Blackhawks take first two games of series with 4-2 win in Game 2
BY MARK LAZERUS firstname.lastname@example.org June 2, 2013 5:06PM
- Teams turn up intensity in early stages of Game 2
- Hawks confident when they take show on road
- Defensemen drive Blackhawks’ Game 2 victory
- Blackhawks’ speed, skill kill
- VIDEO: Kings goalie Jonathan Quick after 4-2 loss to Blackhawks in Game 2
- VIDEO: Blackhawks’ Duncan Keith on Game 3: ‘They’re going to have their best game’
- VIDEO: Blackhawks’ Jonathan Toews on the elite play of Corey Crawford
- Blackhawks show they learned from series vs. Red Wings
Updated: June 3, 2013 12:25AM
The biggest roar of the night at the United Center didn’t come when Andrew Shaw scored less than two minutes in, or when Bryan Bickell woke up the power play, or when Corey Crawford robbed Dustin Penner with a glove-save from point-blank range, or even when Crawford jumped into a late skirmish to protect his captain.
No, the loudest, and certainly the most gleeful, cheers came as Kings goaltender Jonathan Quick — the unbeatable, impenetrable Jonathan Quick — trudged slowly from his crease to the bench, given the hook by coach Darryl Sutter after giving up the Blackhawks’ fourth goal in 17 shots.
On this night, the Hawks made the big, bad Kings look simply bad, rolling to a 4-2 victory and taking a 2-0 series lead in the Western Conference final. The series shifts back to Los Angeles — where the Kings are 7-0 this postseason, in contrast to their 1-7 road record — for Tuesday night’s Game 3.
And after all the pre-series hype about Quick, are the Hawks already in his head?
“Maybe a little bit,” Hawks captain Jonathan Toews said. “But I’m sure a guy like him, he’s a competitor, he’s going to bounce back. We’ve got to be even tougher on him and try our best not to let him build his confidence back.”
What was so surprising wasn’t just that the Hawks chased Quick, it’s how they did it. Three of the Hawks’ four goals were uncontested, unscreened shots. Shaw took a nifty no-look pass from Viktor Stalberg and ripped a wrister past Quick just 1:56 into the game. Brent Seabrook took a Marian Hossa drop pass and drilled a shot past Quick from nearly the same spot with 50.4 seconds left in the first period.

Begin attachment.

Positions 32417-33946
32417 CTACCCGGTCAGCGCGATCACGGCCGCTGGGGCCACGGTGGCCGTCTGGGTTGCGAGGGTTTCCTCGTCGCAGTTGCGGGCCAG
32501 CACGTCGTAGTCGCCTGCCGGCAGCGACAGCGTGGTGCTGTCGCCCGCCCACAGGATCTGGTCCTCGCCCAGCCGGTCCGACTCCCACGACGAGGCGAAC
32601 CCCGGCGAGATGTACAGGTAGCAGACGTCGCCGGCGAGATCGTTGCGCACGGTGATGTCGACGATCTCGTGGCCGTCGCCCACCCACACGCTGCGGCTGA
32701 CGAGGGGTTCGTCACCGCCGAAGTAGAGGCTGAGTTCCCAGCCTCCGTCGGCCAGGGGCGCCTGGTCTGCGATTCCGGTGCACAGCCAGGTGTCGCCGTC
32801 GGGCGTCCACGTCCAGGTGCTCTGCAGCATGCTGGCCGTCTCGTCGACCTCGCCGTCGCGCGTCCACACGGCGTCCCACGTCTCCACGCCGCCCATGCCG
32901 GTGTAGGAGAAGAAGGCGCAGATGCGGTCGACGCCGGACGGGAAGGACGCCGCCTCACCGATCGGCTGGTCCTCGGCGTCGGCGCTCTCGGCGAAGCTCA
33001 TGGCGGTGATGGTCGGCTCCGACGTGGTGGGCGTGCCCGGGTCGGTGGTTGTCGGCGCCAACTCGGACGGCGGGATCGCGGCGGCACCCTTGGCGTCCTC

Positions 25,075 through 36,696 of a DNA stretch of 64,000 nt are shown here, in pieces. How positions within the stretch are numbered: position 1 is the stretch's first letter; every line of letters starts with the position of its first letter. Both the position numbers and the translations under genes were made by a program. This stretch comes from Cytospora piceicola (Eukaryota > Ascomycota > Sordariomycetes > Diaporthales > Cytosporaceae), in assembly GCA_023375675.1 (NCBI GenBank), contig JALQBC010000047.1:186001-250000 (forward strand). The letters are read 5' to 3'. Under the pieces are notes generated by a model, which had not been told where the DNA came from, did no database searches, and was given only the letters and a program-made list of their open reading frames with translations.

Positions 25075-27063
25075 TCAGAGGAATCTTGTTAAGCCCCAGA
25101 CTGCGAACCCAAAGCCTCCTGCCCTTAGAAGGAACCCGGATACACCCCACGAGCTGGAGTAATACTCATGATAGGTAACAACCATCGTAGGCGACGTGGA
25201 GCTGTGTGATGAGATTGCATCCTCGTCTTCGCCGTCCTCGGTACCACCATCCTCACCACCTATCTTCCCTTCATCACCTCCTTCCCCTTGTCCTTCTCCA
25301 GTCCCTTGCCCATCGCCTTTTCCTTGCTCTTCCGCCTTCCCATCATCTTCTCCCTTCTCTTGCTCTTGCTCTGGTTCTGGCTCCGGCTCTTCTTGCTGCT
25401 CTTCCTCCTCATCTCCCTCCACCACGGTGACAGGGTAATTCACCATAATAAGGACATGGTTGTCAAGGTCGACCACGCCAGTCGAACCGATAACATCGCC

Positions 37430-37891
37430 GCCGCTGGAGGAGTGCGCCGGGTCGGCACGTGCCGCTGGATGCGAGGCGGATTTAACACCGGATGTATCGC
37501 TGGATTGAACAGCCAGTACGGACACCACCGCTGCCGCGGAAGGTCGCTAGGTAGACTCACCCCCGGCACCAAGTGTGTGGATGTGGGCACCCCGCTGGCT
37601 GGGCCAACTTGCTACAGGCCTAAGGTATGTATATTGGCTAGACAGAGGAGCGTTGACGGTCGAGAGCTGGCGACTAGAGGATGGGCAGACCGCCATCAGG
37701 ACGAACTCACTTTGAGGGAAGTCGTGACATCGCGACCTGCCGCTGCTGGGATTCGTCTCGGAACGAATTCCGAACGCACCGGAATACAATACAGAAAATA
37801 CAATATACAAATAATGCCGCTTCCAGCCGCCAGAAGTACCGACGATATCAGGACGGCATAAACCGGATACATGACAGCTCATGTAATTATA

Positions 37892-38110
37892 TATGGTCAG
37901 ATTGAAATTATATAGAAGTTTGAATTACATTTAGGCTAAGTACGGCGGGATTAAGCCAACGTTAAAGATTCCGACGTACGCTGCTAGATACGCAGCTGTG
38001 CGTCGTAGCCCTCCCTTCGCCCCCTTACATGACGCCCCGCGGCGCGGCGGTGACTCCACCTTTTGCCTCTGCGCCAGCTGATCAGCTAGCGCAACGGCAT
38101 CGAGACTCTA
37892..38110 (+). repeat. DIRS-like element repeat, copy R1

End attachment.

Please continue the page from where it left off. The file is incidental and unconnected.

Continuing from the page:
Bickell made it 3-0 at the 7:11 mark of the second, as the Hawks got just their fourth power-play goal of the postseason. Patrick Sharp’s low, hard shot from the blue line hit Bickell in the crease, then was batted in by Kings defenseman Robyn Regehr. Bickell — the Hawks’ breakout star of the playoffs — was credited with his sixth goal of the postseason. It was the only so-called “ugly” goal of the bunch.
Barely two minutes later, Michal Handzus took a Sharp pass and kept it on a two-on-one, beating Quick — and chasing Quick — again low on the short side. Handzus has a point in five straight games, all Hawks wins.
“I’ve played with him for a few years, so I’ve seen that shot before,” Quick said. “He has a little bit different of a release.”
Jonathan Bernier came in and stopped the bleeding, and the Kings got a Jeff Carter goal with 1:03 left in the second and a Tyler Toffoli goal with 1:02 left in the third. Toffoli’s goal came on the power play, leaving the Hawks a mere 46-of-48 on the kill this postseason.
While Quick stumbled, Crawford again rose to the occasion, stopping 29 shots for his fifth straight win.
“It’s competitive,” Crawford said of his battle with Quick. “You want to beat the guy on the other side, obviously. My focus is more on their players, but I definitely want to beat him.”
Ten days ago, the Hawks were on life support, down 3-1 to Detroit and one loss from a crushing early elimination. Now, they’ve won five straight and are a mere two wins from the Stanley Cup Final. The comeback against Detroit seemed to flip a switch in the Hawks, who are suddenly looking an awful lot like the team that dominated the conference all season.
“It’s huge for us,” Toews said of cracking Quick. “We went through a little spurt there in the last series where we were doing the right things, but the puck wasn’t going in. Now we’re getting the results we want.”